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About the Parrita Area and the nearest beach: Playa Palo Seco.
Overview: Parrita became the 9th canton (county/municipality) of the province of Puntarenas on July 6th, 1971. Its only district carries the same name. Its three largest communities are La Julieta (commercial center), Parrita Centro and Pueblo Nuevo. La Julieta and Parrita Centro lie on each side of the old converted railroad bridge build in the 40s on the main coastal highway between Jaco and Quepos (a new two-lane concrete bridge which runs pararell to the old bridge, was built in 2009). There are two banks with ATM machines. There are also 3 full-service grocery stores, 3 hardware/building supply stores, 3 major appliance & furniture stores, about a dozen restaurants with great food at prices much below those in Jaco or Quepos. It has less commercial tourism than the nearby towns of Jaco and Quepos. Crime rates are still low compared to other tourist towns. Most people feel very safe in this town. Tourists visiting Parrita often walk with tranquility up and down the streets when shopping, banking and dining at local restaurants. Likewise on the nearby beach Palo Seco it is not unusual to see tourists take 2 to 4 mile walks alone without fear.
Beaches: The closest and longest continuous beach is Playa Palo Seco. Coming from Jaco, go across the old large bridge (or the new bridge) and take the second road to the right. It is a good paved road all the way to the beach. The first part of the road goes through a residential section of Parrita Centro and the adjoining community of Pueblo Nuevo. As you follow the signs to Playa Palo Seco, you pass through some palm plantations along the road which runs parallel to the river until you go across a short one-lane bridge which is the entrance to the island of Playa Palo Seco. At the end of the paved road most of the island is to the left which will be the southeast side of the island. The island is about 6 miles long and the beach road is sand and rock like many rural roads in Costa Rica. There are 3 hotels and 1 B&B on this beach island. They are Hotel La Isla, Timarai, Cabinas La Tranquilidad, and Beso del Viento B&B. Cabinas La Tranquilidad and Timarai are the newest of the 3 hotels, and are located near the Estuary Inlet. This end of the beach also has the widest part of the estuary (or "sound"). Each of these hotels has their own unique character and offers a nice variety of lodging choices. This island beach is only recently being discovered by North American tourists. It is very peaceful and un-crowded. The beach has no rock outcrops only soft gray volcanic sands. There are many sand dollars and naturally polished semi-precious stones on the beach. This is especially true between Cabinas La Tranquilidad and the inlet at the far end of the island. The mangroves estuary is teaming with lots of wildlife including monkeys, iguanas, alligators and many species of birds. There is also great Red Snapper fishing from small boats in the estuary as well as great surf fishing for Snook and Roosterfish.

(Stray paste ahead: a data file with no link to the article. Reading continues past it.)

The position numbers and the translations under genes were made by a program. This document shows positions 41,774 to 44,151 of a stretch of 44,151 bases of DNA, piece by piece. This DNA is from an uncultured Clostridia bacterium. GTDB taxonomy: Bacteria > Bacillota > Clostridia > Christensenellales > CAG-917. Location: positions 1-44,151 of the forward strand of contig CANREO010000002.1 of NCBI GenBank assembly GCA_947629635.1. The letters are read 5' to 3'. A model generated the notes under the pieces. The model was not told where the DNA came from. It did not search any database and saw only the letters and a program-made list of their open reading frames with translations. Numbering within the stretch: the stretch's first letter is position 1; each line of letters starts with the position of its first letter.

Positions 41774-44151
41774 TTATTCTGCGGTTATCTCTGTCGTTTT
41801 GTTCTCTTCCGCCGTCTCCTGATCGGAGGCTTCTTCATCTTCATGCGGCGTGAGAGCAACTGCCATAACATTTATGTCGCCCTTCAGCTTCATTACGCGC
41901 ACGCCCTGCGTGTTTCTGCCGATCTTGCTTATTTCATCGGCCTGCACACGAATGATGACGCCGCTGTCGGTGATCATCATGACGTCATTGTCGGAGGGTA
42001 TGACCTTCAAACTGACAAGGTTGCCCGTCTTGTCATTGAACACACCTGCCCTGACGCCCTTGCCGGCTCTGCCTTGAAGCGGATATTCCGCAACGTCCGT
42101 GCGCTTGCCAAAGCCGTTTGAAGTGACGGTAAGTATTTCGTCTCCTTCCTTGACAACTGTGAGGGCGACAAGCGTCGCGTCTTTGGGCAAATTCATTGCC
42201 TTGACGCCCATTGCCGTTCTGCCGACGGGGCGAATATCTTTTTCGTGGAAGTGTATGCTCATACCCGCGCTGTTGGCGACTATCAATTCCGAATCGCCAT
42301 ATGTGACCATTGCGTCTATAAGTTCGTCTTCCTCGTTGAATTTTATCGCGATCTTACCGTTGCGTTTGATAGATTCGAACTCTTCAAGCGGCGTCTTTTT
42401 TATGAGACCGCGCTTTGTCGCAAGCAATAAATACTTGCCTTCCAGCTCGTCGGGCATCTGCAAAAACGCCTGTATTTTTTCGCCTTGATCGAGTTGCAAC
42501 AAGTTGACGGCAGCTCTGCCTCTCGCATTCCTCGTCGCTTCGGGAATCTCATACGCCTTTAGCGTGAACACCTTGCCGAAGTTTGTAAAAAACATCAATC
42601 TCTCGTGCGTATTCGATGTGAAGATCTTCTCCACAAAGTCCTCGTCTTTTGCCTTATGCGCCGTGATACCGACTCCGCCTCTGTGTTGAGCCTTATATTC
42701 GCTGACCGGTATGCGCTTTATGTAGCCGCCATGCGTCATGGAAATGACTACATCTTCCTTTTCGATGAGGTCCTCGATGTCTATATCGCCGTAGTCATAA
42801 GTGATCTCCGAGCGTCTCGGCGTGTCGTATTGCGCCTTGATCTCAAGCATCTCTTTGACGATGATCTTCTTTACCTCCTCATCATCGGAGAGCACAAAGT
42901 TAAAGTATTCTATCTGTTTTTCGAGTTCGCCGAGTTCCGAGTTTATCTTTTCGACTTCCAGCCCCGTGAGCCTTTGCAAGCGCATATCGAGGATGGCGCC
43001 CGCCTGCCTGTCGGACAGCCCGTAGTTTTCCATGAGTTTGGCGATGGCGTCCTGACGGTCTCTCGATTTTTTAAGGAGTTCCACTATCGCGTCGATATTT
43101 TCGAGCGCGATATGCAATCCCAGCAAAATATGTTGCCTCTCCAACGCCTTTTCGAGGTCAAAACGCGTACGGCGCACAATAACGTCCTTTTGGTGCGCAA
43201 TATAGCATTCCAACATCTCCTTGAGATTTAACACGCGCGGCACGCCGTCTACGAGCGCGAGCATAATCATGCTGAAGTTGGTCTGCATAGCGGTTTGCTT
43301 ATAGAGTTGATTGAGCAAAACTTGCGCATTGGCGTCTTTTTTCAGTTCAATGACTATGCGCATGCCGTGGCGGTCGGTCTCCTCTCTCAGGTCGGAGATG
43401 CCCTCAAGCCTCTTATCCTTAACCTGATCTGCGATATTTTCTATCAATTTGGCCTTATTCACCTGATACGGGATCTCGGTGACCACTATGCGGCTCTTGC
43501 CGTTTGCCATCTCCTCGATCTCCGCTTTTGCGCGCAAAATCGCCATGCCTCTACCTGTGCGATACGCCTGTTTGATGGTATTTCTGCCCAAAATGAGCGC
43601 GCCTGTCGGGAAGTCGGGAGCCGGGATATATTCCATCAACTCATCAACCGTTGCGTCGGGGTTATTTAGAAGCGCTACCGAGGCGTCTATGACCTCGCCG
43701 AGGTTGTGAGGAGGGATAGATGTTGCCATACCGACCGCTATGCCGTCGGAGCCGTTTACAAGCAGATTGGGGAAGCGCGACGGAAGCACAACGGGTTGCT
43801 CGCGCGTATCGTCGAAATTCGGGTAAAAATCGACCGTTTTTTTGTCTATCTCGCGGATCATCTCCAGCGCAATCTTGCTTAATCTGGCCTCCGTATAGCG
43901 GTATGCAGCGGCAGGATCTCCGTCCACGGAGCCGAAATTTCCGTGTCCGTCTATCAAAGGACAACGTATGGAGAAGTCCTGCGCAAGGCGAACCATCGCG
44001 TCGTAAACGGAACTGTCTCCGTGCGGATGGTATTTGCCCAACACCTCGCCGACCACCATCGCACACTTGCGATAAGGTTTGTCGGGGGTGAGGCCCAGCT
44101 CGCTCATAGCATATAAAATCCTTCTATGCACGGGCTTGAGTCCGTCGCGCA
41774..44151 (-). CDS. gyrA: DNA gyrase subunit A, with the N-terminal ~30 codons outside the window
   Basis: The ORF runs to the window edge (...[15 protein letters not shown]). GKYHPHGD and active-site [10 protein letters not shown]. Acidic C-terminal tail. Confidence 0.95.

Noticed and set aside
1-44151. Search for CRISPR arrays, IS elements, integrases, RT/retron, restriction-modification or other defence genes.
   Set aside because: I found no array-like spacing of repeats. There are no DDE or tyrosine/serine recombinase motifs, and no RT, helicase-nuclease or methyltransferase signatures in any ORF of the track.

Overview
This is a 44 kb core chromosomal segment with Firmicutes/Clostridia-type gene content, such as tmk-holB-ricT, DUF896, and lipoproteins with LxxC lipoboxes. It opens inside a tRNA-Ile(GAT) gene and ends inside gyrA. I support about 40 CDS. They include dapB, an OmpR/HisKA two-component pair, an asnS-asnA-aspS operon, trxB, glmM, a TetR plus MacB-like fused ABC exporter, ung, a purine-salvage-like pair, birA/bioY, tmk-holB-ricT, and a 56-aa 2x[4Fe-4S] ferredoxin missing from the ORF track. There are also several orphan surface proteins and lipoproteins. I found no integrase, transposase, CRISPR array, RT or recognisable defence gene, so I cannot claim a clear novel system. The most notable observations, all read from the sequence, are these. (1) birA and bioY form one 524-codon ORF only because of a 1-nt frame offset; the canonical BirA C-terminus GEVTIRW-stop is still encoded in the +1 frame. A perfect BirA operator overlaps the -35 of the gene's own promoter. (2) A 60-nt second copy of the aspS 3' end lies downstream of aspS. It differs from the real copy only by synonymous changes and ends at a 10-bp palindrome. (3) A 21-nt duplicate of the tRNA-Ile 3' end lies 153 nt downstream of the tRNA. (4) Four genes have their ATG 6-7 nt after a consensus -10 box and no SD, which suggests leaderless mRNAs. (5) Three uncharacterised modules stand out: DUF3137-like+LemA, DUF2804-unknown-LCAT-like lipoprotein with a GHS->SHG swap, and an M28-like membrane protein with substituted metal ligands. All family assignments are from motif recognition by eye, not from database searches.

Other nearby beaches include La Palma (also known as La Bandera), Bejuco, Esterillos (Oeste, Centro and Este) to the North-West, and Isla Damas to the South-East, but by far, Palo Seco is the most convenient to Parrita.
Parrita is still an important center for agriculture. It is emerging as a center for tourism, but still retains its small town "Tico" personality. The principal agricultural crop is now African oil palm with hundreds if not thousands of acres in nearby plantations. Most of these areas were formerly in banana plantations. There is also a substantial acreage in rice and vegetable crops, without mentioning the large extensions of land being cultivated with cantaloupe, honey-dew and water-melon during the summer season. Teak plantations are also quite plentiful and have reached the age for harvest in some areas which is providing a new source of employment for the community.